Fast forward to 2021. The Los Angeles Auto Show, the first major American auto show since the start of the pandemic, kicked off on Wednesday with a single day of press events, with some automakers even skipping the show.
The show illustrates how the pandemic has accelerated automakers’ shift to the online world as consumers buy more vehicles online, although many still prefer in-person visits.
The LA Auto Show opened to the public for 10 days on Friday. A smaller crowd waited for the doors of an exhibit hall to open, and visitors were scattered throughout the convention halls.
“I’d love to see it with my own eyes instead of always seeing it on the iPad,” said Peter Borch, who flew from Denmark to see Fisker’s electric SUV Ocean.
“The size is bigger than in the picture,” said Borch, 52, who said he had already spent his pension to buy an Ocean, which will start deliveries at the end of next year.
Dustin Haug, 47, a construction manager in Los Angeles, said, “It’s nothing like seeing a real car in person, touching it, feeling it.”
David Fortin, director of consumer marketing at the Los Angeles Auto Show, told Reuters that while online reservations are lagging behind 2019 levels, they are “strong enough to believe we’re going to have a great year.”
Honda and BMW both skipped the show in favor of separate, past events. Honda showed off a reincarnation of its iconic Integra prototype sedan at a livestream event in Los Angeles about a week earlier.
“That was an event that was exclusive to us. We find that we don’t have to compete like you do on the press days of an auto show to get attention,” Honda executive vice president Dave Gardner told Reuters in a Zoom interview. .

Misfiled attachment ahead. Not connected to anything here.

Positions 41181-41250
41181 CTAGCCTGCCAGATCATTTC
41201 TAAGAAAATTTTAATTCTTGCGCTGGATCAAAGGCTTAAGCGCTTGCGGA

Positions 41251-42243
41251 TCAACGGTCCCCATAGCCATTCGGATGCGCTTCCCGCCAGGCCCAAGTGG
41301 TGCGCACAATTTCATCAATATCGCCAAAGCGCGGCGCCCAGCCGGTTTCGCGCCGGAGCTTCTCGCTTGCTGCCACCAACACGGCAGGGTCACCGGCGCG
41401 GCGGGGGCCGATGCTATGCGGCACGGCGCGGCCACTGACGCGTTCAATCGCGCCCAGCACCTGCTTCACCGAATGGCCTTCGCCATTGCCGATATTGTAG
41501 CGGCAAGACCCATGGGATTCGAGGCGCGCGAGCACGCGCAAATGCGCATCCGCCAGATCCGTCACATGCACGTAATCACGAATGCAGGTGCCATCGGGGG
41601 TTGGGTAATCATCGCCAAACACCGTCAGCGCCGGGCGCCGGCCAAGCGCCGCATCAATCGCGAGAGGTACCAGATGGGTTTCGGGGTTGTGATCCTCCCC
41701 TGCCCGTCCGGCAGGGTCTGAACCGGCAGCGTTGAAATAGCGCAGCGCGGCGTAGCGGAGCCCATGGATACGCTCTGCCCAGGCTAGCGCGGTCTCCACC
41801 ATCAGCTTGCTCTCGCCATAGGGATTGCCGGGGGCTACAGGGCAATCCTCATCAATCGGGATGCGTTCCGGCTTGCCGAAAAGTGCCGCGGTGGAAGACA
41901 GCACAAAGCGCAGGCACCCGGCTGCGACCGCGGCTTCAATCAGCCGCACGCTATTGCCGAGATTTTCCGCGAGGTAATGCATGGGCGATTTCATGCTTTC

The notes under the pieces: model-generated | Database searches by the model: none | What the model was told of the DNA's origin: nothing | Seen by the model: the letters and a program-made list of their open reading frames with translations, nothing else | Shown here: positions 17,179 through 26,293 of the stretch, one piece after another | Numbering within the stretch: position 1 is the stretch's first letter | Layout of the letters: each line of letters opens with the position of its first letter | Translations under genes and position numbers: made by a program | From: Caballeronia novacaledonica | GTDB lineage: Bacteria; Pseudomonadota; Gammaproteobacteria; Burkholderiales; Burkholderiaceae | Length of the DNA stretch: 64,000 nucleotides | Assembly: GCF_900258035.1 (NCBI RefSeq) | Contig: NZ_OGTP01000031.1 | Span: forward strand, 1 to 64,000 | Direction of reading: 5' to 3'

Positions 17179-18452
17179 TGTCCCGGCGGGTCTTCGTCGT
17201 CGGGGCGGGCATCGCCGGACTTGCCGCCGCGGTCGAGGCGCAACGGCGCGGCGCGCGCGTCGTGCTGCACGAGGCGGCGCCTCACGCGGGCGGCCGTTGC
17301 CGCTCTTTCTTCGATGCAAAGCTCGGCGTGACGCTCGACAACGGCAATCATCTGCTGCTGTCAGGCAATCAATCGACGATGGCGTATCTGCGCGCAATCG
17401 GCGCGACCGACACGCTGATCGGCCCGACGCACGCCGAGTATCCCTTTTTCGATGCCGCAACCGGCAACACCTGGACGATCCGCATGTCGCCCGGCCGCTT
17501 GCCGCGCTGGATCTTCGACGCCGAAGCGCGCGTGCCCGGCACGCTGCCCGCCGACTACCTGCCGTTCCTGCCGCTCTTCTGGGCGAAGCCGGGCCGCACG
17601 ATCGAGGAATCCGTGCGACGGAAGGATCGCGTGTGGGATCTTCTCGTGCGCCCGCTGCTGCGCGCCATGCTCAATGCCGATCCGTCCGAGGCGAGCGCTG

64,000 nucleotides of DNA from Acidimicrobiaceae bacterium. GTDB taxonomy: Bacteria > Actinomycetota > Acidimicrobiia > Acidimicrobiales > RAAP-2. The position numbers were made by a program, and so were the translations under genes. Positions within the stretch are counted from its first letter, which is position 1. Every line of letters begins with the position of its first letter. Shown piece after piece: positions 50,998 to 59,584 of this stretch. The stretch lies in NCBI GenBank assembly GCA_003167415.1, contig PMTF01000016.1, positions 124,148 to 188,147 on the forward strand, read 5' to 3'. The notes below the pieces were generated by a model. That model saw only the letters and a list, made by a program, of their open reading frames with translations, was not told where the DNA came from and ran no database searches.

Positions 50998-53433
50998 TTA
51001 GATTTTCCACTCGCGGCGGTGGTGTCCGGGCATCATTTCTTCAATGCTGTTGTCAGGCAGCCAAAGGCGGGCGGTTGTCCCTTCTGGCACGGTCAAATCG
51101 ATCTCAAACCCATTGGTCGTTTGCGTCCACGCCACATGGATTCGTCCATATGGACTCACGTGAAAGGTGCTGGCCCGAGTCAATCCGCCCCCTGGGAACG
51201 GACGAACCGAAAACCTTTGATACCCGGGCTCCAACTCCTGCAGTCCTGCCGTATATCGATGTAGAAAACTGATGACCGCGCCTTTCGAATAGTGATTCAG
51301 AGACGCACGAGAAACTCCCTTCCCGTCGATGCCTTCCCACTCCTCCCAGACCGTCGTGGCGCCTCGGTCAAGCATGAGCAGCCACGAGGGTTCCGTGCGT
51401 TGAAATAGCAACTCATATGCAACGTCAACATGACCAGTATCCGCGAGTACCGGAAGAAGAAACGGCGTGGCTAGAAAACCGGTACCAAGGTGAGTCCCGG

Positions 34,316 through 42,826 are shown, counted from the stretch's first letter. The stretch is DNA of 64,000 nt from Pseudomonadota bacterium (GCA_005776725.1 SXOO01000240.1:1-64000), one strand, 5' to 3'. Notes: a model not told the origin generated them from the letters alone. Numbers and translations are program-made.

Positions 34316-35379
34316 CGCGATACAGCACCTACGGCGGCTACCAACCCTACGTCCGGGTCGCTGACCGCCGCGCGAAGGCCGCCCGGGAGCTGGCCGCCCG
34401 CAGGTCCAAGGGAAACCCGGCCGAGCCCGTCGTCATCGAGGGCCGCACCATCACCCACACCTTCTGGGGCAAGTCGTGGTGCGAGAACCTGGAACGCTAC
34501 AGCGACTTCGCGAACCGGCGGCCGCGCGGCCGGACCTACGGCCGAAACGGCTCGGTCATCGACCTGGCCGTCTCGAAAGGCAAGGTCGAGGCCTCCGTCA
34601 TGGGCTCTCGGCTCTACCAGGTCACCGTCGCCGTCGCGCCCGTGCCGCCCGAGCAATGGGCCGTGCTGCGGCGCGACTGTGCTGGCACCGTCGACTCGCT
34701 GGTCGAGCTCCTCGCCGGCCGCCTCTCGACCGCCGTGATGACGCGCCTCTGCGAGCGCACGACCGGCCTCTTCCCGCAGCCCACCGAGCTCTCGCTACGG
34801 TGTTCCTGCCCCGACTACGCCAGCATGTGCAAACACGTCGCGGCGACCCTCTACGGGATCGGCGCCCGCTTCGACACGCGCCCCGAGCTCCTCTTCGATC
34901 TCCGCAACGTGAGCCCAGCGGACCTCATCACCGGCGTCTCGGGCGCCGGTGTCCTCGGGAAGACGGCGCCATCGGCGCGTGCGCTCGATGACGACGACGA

The Korean car manufacturer Kia expressed a similar position.
“The pandemic has taught us that we can work differently. … There will still be auto shows in the future, but there will also be different kinds of presentations,” Karim Habib, head of Kia Design Center, told Reuters on the late see.
Kia and affiliated Hyundai Motor were among the few automakers to debut electric SUV concepts at the show, flying executives, including chief executives, from their headquarters in Seoul to Los Angeles.
“Auto shows used to be very, very popular for automakers to make a big media splash. That has changed with social media and with other forms of consumer access to the media,” said Brett Smith, technology director at Center for Automotive Research . . “I think the pandemic may have been the last straw in this.”
Smaller companies see a positive side of the changes.
“It gives more attention to us,” Henrik Fisker, CEO of the electric vehicle startup Fisker, told Reuters.
He said his Ocean SUV is a “sexy sports car” best seen in person. “I know I’m zoomed out. I don’t think I enjoy just looking at computers and pictures anymore. I want to see the real thing,” Fisker said.
IN photo: Visitors view VinFast’s E35 SUV at the 2021 LA Auto Show in Los Angeles, California, USA, Nov. 17, 2021. REUTERS/Mike Blake